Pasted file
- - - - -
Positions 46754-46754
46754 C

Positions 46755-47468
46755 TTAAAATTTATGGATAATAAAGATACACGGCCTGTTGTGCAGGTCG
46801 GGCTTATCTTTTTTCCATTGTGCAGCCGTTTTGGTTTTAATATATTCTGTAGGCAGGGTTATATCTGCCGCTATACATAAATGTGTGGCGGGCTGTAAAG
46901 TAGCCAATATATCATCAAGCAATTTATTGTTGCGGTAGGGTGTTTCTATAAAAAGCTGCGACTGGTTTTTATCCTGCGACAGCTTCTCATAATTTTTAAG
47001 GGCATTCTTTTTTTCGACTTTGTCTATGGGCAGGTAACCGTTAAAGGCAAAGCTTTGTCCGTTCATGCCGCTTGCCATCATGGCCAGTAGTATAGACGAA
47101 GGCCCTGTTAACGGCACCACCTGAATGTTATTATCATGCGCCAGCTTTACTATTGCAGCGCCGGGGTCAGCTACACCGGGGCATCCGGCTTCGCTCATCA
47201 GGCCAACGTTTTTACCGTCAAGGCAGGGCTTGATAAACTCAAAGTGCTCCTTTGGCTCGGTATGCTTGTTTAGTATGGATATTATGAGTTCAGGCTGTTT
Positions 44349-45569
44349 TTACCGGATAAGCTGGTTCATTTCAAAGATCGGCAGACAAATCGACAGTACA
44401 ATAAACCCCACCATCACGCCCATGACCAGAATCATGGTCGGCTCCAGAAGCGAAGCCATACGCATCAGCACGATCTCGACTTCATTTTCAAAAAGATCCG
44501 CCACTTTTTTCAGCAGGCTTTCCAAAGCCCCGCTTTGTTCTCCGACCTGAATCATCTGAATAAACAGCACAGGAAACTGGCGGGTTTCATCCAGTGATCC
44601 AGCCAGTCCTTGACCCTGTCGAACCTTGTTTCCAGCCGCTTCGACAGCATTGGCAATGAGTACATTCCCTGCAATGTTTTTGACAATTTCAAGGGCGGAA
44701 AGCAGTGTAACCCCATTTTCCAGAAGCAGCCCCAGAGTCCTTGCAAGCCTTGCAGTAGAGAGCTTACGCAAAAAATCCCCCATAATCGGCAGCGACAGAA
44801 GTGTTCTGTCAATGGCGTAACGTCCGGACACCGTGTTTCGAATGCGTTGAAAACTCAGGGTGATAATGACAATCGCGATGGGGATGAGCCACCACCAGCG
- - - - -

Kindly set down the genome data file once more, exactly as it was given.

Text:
Positions 46754-46754
46754 C

Positions 46755-47468
46755 TTAAAATTTATGGATAATAAAGATACACGGCCTGTTGTGCAGGTCG
46801 GGCTTATCTTTTTTCCATTGTGCAGCCGTTTTGGTTTTAATATATTCTGTAGGCAGGGTTATATCTGCCGCTATACATAAATGTGTGGCGGGCTGTAAAG
46901 TAGCCAATATATCATCAAGCAATTTATTGTTGCGGTAGGGTGTTTCTATAAAAAGCTGCGACTGGTTTTTATCCTGCGACAGCTTCTCATAATTTTTAAG
47001 GGCATTCTTTTTTTCGACTTTGTCTATGGGCAGGTAACCGTTAAAGGCAAAGCTTTGTCCGTTCATGCCGCTTGCCATCATGGCCAGTAGTATAGACGAA
47101 GGCCCTGTTAACGGCACCACCTGAATGTTATTATCATGCGCCAGCTTTACTATTGCAGCGCCGGGGTCAGCTACACCGGGGCATCCGGCTTCGCTCATCA
47201 GGCCAACGTTTTTACCGTCAAGGCAGGGCTTGATAAACTCAAAGTGCTCCTTTGGCTCGGTATGCTTGTTTAGTATGGATATTATGAGTTCAGGCTGTTT
Positions 44349-45569
44349 TTACCGGATAAGCTGGTTCATTTCAAAGATCGGCAGACAAATCGACAGTACA
44401 ATAAACCCCACCATCACGCCCATGACCAGAATCATGGTCGGCTCCAGAAGCGAAGCCATACGCATCAGCACGATCTCGACTTCATTTTCAAAAAGATCCG
44501 CCACTTTTTTCAGCAGGCTTTCCAAAGCCCCGCTTTGTTCTCCGACCTGAATCATCTGAATAAACAGCACAGGAAACTGGCGGGTTTCATCCAGTGATCC
44601 AGCCAGTCCTTGACCCTGTCGAACCTTGTTTCCAGCCGCTTCGACAGCATTGGCAATGAGTACATTCCCTGCAATGTTTTTGACAATTTCAAGGGCGGAA
44701 AGCAGTGTAACCCCATTTTCCAGAAGCAGCCCCAGAGTCCTTGCAAGCCTTGCAGTAGAGAGCTTACGCAAAAAATCCCCCATAATCGGCAGCGACAGAA
44801 GTGTTCTGTCAATGGCGTAACGTCCGGACACCGTGTTTCGAATGCGTTGAAAACTCAGGGTGATAATGACAATCGCGATGGGGATGAGCCACCACCAGCG